I love road trips and near the end of September I took my dogs, Buddy and Golden Walks, to Lake Wenatchee State Park outside of Leavenworth. What a beautiful area! The White River is particularly wonderful this time of year: Sparkling water, bright colored leaves and trees; great little campsites. The foothills of the Cascades are the traditional home for my people and I feel blessed to be here.
If you haven’t been following the activities of the Wenatchi Advisory Group, they have worked diligently for years to regain fishing rights in the P’squosa traditional territory and are currently working on hunting rights. With the help of historian, Richard Hart, WAG continues working toward the long term goal of regaining the land promised to them in treaties and agreements with the U.S. government. Imagine a P’squosa homeland! The first step in that direction was to achieve recognition, in 2010, of the fishing rights at the Wenatshapum Fishery, the confluence of the Wenatchee River and Icicle Creek. In 2014, the late Leroy “Chas” Williams was elected Salmon Chief for the Wenatchi. Another step toward a homeland was successfully regaining the Cashmere Indian Cemetery. The headstone blessing was June 27, 2017. Over these years, we reclaimed our traditional name, P’squosa. “Wenatchi” is what the Yakama Nation called the P’squosa. WAG is working to assert and reclaim our hunting rights, too. There is so much more to our history that we are reclaiming, thanks to the diligent work of WAG, the Colville Tribal History and Archaeology Department, the Colville Business Council and the individuals that continue the research and work.
September is a great time to visit Leavenworth. The National Fish Hatchery celebrates Salmon Festival. They have incredible activities during the third week of September, inviting local schools to bring children to learn about our brother, Salmon. Saturday is open to the public. This year Bernadine Phillips, the Colville Tribes’ Wenatchi Cultural Facilitator, outdid herself in helping develop activities at the tribal village. She invited several Wenatchi People, P’squosa, so festival participants could learn from the true inhabitants of the area. She also helped produce a wonderful booklet for this year’s “River Ramble.” When you see her, let her know how proud we are of her and the others who worked to build a strong indigenous presence for this event and the people of Leavenworth.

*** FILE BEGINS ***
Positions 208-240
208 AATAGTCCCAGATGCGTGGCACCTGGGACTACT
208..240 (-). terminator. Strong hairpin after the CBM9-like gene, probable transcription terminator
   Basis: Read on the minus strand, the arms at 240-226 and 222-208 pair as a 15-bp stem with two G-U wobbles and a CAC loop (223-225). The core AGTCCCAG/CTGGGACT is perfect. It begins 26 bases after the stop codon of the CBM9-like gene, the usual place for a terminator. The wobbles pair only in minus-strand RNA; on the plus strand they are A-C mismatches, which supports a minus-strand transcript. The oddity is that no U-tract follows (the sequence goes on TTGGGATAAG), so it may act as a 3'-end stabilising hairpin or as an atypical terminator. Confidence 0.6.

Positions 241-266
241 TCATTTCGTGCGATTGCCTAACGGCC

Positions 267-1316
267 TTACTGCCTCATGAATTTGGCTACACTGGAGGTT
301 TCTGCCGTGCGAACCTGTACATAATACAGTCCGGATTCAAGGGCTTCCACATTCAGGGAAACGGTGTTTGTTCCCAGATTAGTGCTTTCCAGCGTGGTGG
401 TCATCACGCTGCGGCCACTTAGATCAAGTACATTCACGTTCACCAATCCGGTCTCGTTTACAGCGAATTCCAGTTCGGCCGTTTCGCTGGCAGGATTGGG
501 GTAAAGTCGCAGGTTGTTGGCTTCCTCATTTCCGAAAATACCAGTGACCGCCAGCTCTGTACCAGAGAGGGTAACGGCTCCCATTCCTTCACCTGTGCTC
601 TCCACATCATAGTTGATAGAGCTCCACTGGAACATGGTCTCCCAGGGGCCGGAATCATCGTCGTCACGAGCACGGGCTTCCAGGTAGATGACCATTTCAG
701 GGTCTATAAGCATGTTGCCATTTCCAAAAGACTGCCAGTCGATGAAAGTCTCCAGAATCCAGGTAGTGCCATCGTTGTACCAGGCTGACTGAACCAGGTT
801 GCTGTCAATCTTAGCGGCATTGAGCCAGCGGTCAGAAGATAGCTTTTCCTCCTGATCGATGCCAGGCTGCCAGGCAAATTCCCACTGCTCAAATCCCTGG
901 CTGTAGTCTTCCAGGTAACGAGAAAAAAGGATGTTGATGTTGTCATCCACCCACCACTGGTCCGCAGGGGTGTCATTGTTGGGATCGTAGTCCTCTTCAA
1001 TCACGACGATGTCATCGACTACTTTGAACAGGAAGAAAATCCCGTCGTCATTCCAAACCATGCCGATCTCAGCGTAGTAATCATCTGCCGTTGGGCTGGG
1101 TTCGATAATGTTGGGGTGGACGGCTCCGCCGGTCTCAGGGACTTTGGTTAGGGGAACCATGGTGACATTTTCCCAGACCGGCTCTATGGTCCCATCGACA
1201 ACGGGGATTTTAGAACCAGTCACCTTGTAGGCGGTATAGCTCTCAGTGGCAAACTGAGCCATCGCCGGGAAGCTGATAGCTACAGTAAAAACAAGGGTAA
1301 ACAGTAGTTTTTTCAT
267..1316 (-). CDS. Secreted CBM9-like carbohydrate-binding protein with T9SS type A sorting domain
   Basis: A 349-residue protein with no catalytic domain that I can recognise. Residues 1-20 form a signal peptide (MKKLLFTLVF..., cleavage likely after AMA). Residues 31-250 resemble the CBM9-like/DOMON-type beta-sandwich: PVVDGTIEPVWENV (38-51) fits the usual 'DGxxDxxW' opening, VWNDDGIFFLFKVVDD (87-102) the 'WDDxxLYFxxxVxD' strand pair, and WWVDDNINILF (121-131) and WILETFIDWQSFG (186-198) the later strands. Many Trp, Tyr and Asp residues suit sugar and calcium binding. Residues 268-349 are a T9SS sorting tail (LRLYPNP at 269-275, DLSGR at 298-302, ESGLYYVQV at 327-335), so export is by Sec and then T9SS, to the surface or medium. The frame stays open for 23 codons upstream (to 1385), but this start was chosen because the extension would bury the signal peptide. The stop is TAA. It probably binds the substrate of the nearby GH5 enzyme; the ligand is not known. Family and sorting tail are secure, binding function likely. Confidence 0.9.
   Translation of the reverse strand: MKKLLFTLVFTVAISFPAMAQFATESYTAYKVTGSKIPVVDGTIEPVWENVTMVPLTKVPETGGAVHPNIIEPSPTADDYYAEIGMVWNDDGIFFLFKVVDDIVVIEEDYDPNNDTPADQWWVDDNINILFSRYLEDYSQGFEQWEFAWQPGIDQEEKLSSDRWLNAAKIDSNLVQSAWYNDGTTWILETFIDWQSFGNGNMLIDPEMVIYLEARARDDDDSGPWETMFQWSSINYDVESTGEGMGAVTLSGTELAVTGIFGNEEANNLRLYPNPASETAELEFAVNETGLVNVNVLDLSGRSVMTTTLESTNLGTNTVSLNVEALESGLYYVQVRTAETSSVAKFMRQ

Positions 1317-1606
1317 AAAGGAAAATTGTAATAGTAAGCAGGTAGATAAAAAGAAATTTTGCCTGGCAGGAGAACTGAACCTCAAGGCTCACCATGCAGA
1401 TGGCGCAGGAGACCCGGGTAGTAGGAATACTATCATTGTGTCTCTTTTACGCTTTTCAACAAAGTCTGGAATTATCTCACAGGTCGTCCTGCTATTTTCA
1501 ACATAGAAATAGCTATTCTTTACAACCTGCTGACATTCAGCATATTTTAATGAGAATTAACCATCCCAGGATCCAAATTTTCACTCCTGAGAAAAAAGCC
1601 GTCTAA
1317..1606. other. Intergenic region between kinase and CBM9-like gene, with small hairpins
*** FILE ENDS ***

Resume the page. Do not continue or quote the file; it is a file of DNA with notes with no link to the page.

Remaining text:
Did I say I love road trips? For those of you who don’t travel Buffalo Lake Road, (SURPRISE!) we have a new road on the reservation. Well, not new, exactly. It’s an old road, but it had five miles of washboard dirt and gravel until this year. Those miles have been replaced by one of the most beautiful strips on the reservation. Wide, smooth, well-banked corners made even more safe and beautiful with guardrails at the drop-off edges! At $5 million, we have a stretch of million-dollar-per-mile roadway. I know nothing of the costs of building road, or the details of construction, so I stopped last fall while it was under construction to ask a supervisor if we were going to get a little strip-mall with it. He was definitely happy with the contract and chuckled with me at the idea of a little mall up there on the flat stretch by the turnoffs to Buffalo Lake and Rebecca Lake. It would be a perfect spot for a little convenience store for all the business that flows through there. Lots of Colville tribal members, their friends and families camp up there in the summer and many more people come through to fish. The families living in the area would also benefit. Just a thought for down the road!
*If you want to visit and/or camp in the state parks, you can get your Discover Pass for the parks at Mt. Tolman.
Recommended reading: E. Richard Hart: “American Indian History on Trial: Historical Expertise in Tribal Litigation,” University of Utah Press, 2018.
“Lost Homeland: the Methow tribe and the Columbia reservation,” Shafer Historical Museum, 2017.